One of South Africa’s (and Africa broadly) most pressing problem is how to build an inclusive economy that is agile, adapt & presents an equal opportunity to all its citizens, especially those that it has previously excluded. It is important to remember that the exclusions were not competency-based but structural –in so as the Group Areas Act, legislated– job reservation laws, and enforced by the police & armed forces.
So black women were designated, third-class citizens. First, they were sub-human. Second, because they were black & third because they were women.
Imagine then the plight of women in rural South Africa. Their lack of access to city-based opportunities, poor access to mobility and information infrastructure further exacerbated their dire plight. But the worst of these is the paternalistic tribal system of much of rural South Africa that is often instructional with respect to how they treat a black woman’s body.
Today, even the corporate attire that is considered appropriate for much of the formal workplaces is not concerned with the comfort of the black woman, let alone her representation.
Many of our grandmothers had the intellect, the work-ethic & often the desire to make something of their lives… something beyond being the homemaker.
Such is the curse of the genetic lottery card that births to a race, a family, a country, a culture & a time-period without your consent.
So, how do we build economies that understand these structural and historical exclusions, and yet are human enough to seek redress?
How do we build a boardroom environment and etiquette that is not foreign to the worldview of the rural black woman?
How do we see the world through the experiences of the rural black woman so that we can experience her as an equal rather than a worthy recipient of our pity?
My hypothesis is simple: African women: an opportunity, not pity.
If you consider the world of entrepreneurship, a lack of “Entrepreneurial Imagination” is not the problem for black & female entrepreneurs. What is needed, is funding, relationship capital & market access.
Without nuance, if you travel the length and breadth of the African continent you will experience the same truth: the most excluded entrepreneurs tend to be black, female & rural.
Recently, I travelled to Thohoyandou to finalise some business. The day had been long & arduous, but I wanted to drive past Tshakhuma Market. This market is the JSE of the rural woman of Thohoyandou, who sells their agri-products to anybody that dares stop by their market. They are smart, enterprising & driven.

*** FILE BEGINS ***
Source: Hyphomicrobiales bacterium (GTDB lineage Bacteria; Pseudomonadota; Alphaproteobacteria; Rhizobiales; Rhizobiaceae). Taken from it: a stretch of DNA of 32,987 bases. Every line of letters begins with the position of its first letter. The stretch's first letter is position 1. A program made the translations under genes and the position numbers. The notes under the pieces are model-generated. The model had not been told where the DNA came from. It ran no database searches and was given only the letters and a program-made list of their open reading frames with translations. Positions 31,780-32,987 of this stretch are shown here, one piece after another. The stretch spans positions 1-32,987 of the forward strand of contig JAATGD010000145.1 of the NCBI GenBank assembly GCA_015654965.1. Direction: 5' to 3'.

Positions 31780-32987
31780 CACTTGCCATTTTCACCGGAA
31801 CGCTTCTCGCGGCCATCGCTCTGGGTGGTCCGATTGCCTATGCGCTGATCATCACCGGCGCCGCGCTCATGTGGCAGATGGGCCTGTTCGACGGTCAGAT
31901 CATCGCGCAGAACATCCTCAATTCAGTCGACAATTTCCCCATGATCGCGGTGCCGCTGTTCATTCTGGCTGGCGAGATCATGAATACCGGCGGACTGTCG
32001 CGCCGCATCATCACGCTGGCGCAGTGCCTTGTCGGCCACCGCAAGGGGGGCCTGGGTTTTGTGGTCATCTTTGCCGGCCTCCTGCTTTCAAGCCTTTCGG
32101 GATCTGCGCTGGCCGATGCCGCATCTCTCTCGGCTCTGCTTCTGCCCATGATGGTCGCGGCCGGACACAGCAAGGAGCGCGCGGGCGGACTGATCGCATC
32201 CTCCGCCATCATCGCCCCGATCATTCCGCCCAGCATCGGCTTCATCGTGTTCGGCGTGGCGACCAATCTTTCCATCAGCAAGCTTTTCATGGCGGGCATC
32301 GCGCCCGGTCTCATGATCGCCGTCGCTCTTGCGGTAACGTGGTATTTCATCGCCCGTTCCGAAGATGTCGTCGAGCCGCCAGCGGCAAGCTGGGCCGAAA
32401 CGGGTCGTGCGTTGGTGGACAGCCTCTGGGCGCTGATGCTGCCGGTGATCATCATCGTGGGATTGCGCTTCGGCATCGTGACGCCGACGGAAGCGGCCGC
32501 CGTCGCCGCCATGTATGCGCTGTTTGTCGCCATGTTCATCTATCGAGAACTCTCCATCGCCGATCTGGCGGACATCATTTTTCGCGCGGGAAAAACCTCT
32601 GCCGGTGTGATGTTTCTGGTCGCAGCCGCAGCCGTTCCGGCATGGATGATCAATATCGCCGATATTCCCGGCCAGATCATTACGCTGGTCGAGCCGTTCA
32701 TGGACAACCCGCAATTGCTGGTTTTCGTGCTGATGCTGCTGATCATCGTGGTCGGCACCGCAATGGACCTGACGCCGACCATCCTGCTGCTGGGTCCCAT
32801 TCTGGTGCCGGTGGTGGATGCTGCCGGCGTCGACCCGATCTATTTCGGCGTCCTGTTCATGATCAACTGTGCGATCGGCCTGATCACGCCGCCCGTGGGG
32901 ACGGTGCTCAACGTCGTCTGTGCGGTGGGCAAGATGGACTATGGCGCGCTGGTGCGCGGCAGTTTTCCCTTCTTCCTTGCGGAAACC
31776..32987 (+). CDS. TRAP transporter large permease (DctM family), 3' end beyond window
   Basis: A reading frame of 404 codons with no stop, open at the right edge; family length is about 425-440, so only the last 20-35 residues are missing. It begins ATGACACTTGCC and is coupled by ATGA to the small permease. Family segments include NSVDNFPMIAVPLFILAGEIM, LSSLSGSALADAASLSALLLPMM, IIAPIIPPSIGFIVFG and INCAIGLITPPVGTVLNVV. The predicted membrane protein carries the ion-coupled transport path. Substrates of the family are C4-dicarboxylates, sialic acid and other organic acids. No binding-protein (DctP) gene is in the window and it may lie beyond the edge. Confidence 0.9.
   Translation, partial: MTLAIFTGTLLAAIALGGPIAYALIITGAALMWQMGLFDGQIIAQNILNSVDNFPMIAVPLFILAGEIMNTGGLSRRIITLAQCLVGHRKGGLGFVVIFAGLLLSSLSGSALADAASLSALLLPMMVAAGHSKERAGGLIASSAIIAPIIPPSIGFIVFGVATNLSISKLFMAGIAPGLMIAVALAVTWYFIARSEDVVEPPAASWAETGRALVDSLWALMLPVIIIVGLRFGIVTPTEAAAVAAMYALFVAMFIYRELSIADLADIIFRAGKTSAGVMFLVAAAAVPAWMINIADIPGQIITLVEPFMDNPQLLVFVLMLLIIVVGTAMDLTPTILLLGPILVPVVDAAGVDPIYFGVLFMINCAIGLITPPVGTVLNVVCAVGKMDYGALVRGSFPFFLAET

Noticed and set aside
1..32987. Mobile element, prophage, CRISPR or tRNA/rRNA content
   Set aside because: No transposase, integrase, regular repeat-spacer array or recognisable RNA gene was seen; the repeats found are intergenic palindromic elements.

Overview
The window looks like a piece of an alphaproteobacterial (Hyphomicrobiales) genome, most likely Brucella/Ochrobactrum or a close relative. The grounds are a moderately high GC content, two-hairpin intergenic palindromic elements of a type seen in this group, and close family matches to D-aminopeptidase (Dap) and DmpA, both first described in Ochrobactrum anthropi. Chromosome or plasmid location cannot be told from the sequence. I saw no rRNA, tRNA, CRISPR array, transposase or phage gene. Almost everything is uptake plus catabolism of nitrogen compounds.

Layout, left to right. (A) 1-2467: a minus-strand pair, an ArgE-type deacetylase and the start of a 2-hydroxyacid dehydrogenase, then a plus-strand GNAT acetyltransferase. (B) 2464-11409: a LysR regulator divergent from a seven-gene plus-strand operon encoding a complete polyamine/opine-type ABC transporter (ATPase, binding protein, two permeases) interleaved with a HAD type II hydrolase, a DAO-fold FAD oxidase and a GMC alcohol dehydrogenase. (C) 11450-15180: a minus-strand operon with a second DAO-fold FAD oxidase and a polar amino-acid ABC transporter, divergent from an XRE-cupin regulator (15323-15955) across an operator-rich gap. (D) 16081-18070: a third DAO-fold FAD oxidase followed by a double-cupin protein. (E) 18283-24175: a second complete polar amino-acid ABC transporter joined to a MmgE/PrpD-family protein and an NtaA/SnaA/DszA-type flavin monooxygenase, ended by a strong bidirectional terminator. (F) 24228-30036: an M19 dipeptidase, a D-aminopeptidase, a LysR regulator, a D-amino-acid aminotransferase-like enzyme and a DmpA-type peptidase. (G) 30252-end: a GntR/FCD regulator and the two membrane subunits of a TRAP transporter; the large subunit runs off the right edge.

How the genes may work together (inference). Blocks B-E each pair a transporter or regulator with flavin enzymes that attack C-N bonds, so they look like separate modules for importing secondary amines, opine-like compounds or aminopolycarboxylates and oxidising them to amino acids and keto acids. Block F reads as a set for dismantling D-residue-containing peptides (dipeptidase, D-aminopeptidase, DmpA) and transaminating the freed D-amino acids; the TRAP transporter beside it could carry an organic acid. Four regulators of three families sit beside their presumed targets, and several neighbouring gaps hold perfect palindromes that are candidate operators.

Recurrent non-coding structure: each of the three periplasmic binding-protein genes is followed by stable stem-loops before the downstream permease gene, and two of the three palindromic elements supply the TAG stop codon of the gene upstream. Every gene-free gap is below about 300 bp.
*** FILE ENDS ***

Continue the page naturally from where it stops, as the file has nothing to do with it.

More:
These are the women who make up 50.4% of the reported household heads in the Thulamela Local Municipality, in the Limpopo province, supporting on average 3.8 people in their household. They are also the women who tend to lack access to sustainable funding, and most definitely access to markets.
To be honest, my time with these incredible women was a selfish pursuit. These warriors & caregivers always leave me inspired to push harder for funding for black entrepreneurs. You would think this is an easy feat in a country such as South Africa.
But my industry of venture capital continues to think that businesses that are “fundable” must be in cities, tech-based, run by founders that speak the Queen’s English and attend conferences.
My VC firm, MyGrowthFund has been working for years to debunk this myth. It is exactly for this reason that we host our now internationally acclaimed MasterClasses. We believe that we can leverage the internet to expand the reach of education & equip even the most ignored demographies.
So, what are the facts?
According to Trading Economics, the Agriculture GDP of South Africa in 2019 was R 69 058.48 million and the Limpopo province provided 17% of that National Agriculture GDP.
So, why is the provision of capital to these subsistence business owners in a key sector for our economy so difficult?
Well, for small businesses like those at the Tshakhuma Market, funding opportunities are extremely limited. And one of the very few ways in which these kinds of businesses can get funding would be by micro-financing through the Grameen bank model of Village Banking or communal lending.
The world has given us lots of examples & literature to unlock funding to these business owners. What we lack is the courage in venture capital by the few limited partners that fund small businesses.
From our experience, these types of entrepreneurs need an Opportunity, not Pity.
This makes me wonder if this misalignment will ever be corrected and if entrepreneurs in townships & rural areas will take up an agency and start fighting for what they are due?
And what they are due is INCLUSION!
Speaker | Investor | Dragon Slayer
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